Pipe dream now reality

WITH five kilometres of pipe already in the ground, the $47 million Macquarie Pipeline is on track to start pumping 12 megalitres of water per day by the end of the year.

But only if the river is at the right trigger point.

Councillors and the media toured a construction site 11.5 kilometres from the Macquarie River where Leed Engineering workers were digging up Long Point Road to lay a section of the 39-kilometre pipeline.

Orange City Council’s project manager for the pipeline John Marshall said, with construction also underway on another site on private land 1.3 kilometres from the river, it was hoped all of the 375-millimetre-wide steel pipe would be in the ground by September.

But with three pumping stations to build, upgrades to switch 29 kilometres of powerlines to three-phase power, and telemetry equipment to install, the whole project will not be finished until the end of the year.

The length of pipe laid each day depends on the terrain.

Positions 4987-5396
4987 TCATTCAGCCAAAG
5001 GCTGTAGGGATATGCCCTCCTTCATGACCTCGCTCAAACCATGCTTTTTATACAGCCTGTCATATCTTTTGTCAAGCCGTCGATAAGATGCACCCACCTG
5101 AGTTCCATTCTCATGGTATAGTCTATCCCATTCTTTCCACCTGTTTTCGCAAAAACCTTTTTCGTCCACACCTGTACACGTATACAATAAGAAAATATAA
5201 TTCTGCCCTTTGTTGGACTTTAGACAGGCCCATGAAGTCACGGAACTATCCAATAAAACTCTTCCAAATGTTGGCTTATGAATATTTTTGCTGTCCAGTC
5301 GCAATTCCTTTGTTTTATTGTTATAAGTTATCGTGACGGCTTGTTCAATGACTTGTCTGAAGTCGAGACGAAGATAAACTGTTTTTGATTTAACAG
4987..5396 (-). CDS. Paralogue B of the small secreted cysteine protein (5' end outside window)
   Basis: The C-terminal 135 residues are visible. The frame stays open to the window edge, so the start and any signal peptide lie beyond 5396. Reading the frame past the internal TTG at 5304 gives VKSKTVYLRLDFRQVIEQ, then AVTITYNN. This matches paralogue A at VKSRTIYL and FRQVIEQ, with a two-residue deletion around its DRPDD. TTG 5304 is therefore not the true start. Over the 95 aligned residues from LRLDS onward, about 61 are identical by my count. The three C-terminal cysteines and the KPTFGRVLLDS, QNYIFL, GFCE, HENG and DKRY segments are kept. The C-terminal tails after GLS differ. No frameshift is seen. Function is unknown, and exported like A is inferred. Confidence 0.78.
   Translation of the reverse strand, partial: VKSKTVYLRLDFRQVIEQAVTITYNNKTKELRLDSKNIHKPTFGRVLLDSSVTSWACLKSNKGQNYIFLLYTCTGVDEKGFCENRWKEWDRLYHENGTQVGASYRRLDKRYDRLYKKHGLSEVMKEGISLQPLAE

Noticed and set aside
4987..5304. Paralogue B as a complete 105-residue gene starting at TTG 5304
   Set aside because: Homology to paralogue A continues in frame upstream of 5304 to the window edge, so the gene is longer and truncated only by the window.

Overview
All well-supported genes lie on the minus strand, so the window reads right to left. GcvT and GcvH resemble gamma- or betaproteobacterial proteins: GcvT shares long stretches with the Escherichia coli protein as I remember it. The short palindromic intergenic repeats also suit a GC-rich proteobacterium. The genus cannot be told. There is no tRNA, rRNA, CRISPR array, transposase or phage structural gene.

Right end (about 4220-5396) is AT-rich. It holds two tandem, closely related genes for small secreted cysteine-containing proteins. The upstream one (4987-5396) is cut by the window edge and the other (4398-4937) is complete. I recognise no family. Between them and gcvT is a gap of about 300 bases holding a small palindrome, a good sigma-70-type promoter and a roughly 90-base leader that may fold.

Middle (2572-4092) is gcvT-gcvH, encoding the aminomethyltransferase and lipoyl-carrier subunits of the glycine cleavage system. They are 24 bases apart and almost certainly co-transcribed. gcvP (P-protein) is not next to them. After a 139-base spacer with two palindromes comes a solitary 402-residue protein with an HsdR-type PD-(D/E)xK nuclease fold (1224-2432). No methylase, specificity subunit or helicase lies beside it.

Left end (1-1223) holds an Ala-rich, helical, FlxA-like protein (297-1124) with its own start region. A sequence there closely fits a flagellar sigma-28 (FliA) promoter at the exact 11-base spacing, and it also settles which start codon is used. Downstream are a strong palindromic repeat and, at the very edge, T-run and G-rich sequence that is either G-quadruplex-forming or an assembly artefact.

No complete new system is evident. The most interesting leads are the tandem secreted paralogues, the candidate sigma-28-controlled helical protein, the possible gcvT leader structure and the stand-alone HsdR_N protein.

PIPELINE GALLERY

“Work started around December 9 with one crew closer to the river and it was very slow going,” Mr Marshall said.

“They were doing about 50 to 80 metres per day, this crew is doing about 500 metres per day.”

To lay the pipe, trenches up to two metres deep must be dug, but with traffic control in place vehicles are still able to drive through Long Point Road, Mr Marshall said.

“The key objective was to avoid roads, but also limit the impact on trees and vegetation,” he said.

“A lot of the pipeline corridor is cleared land on private land whereas road reserves are heavy with trees.

“We’ve moved the pipeline around and gone to great lengths to avoid trees.”

Mr Marshall said as well as following environmental conditions, the site was also subject to inspections, audits and compliance reporting by the environmental consultant the council was required to employ. 

In gentler terrain, such as the road, the 5.5-metre pieces of pipe are sealed with rubber end joiners, but in steeper areas where the pressure is greater, 12-metre pieces of pipe are used and welded together.

“At every change of direction concrete thrust blocks are used to restrain it,” Mr Marshall said.

“[The pipeline] will be tested ... it’s designed for flows of 175 litres per second.”

clare.colley@fairfaxmedia.com.au

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